The offices of the Southern California Association of Non Profit Housing will be closed for our Holiday Break.
Our offices will be closed from December 23, 2013 through January 3, 2014. Have a safe and happy holiday season.
(from Memo to Members of the NLIHC) A study recently released by HUD website demonstrates a positive correlation between rent burden and the incidence of disabilities among respondents to HUD’s American Housing Survey (AHS). The study was initiated because, for the first time, the AHS included the same six questions regarding disabilities that are used in the American Community Survey (ACS), the Current Population Survey (CPS), and the Survey of Income and Program Participation (SIPP). Although the study was initially undertaken to explain significant statistical differences in the estimates given by the AHS and ACS of the number of households with residents with disabilities in the United States, it also recognizes that the new AHS data provide a unique opportunity to investigate the relationship between people with disabilities and their housing circumstances.
One of the major findings from the study is that lower income households are much more likely to include one or more members with a disability than high income households. Thirty percent of households with members with one or more disabilities are extremely low income, a rate that is three times greater than the percentage among households with extremely high incomes (9.8%). The researchers attribute this to the fact that one-third of all households with people with disabilities are single-person households and the earning potential of households, especially single-person households, is limited by having a member with a disability.
Furthermore, rent-burdened households (those paying more than 30% of income on housing costs) are significantly more likely than other households to include one or more residents with a disability. While the proportion of households with one or more residents with a disability was 15% among households whose ratio of rent to gross income was 20% or less, that proportion climbed to 17.3% among households whose rent made up 30-40% of their total income. Among households whose rent exceeded their gross income, the incidence of disability was 27%.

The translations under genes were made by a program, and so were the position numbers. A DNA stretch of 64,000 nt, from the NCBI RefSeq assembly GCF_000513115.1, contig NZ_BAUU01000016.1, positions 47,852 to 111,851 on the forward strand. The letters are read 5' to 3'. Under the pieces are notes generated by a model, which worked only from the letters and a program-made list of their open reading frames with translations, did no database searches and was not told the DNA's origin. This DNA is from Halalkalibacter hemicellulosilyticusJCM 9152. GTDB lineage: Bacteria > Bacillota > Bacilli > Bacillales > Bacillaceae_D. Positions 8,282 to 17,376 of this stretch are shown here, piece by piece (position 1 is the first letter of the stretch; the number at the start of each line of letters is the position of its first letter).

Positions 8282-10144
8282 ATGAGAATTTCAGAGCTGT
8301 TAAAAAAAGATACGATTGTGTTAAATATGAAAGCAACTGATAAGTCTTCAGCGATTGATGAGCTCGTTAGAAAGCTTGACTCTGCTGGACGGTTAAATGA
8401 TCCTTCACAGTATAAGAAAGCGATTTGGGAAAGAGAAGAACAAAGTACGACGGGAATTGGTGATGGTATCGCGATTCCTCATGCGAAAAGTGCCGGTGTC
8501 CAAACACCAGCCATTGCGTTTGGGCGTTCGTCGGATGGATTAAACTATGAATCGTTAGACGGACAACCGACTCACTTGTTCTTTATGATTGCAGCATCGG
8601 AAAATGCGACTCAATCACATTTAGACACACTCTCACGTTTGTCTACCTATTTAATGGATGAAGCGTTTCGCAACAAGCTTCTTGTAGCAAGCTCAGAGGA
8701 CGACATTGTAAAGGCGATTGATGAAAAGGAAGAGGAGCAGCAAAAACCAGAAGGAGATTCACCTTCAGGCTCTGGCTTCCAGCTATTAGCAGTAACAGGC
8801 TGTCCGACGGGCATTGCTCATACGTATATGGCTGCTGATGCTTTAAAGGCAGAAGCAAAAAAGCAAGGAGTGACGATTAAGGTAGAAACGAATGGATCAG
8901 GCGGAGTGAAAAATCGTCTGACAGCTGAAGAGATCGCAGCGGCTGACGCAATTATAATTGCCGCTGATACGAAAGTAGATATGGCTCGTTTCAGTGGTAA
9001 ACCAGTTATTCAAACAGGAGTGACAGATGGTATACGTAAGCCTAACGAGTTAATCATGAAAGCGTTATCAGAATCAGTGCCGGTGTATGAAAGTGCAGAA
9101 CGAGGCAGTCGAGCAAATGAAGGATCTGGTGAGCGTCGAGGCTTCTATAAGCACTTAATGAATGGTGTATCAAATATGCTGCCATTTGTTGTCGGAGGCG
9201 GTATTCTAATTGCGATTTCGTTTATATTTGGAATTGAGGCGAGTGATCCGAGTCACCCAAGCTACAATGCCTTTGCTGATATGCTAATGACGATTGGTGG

Other findings were related to the type, location, and age of respondents’ dwellings. Although the incidence of disability among people living single-family homes and multi-unit structures was not significantly different (16.9% and 17.3%, respectively), incidence in mobile homes was much higher (25.8%). A member with a disability was also much more likely among households in urban or rural areas (21.9% and 21.7% respectively) than in suburban areas (between 15.3% and 16.9%). Additionally, residents with disabilities were more likely to be found in older homes: 19% of homes built between 1950 and 1969 had one or more member with a disability, compared with only 13% of homes built after 1990. Finally, the percentage of households with members with disabilities is higher among those renters who live in subsidized housing (38.1%) than those living in market housing (14.5%).
Although the researchers did not feel they had been able to conclusively account for the statistical differences between the findings of the AHS and the ACS, they did feel that their work had developed a useful understanding of the particular strengths and weaknesses of both surveys. Since the AHS reports statistics at the household level and collects extensive details about respondents’ housing, the researchers concluded that it was an especially valuable resource for those interested in investigating further the relationship between disabilities and housing quality. However, they also note that those using the AHS should be aware that it finds a substantially lower percentage of households with members with disabilities than the ACS does.
Along with the above findings, the full study also includes information about the six questions on disability and possible explanations as to why these questions produce different estimates between surveys. The study, Disability Variables in the American Housing Survey, is available online at http://www.huduser.org/publications/pdf/AHSTask8.pdf. For more information on the AHS, see http://www.census.gov/housing/ahs.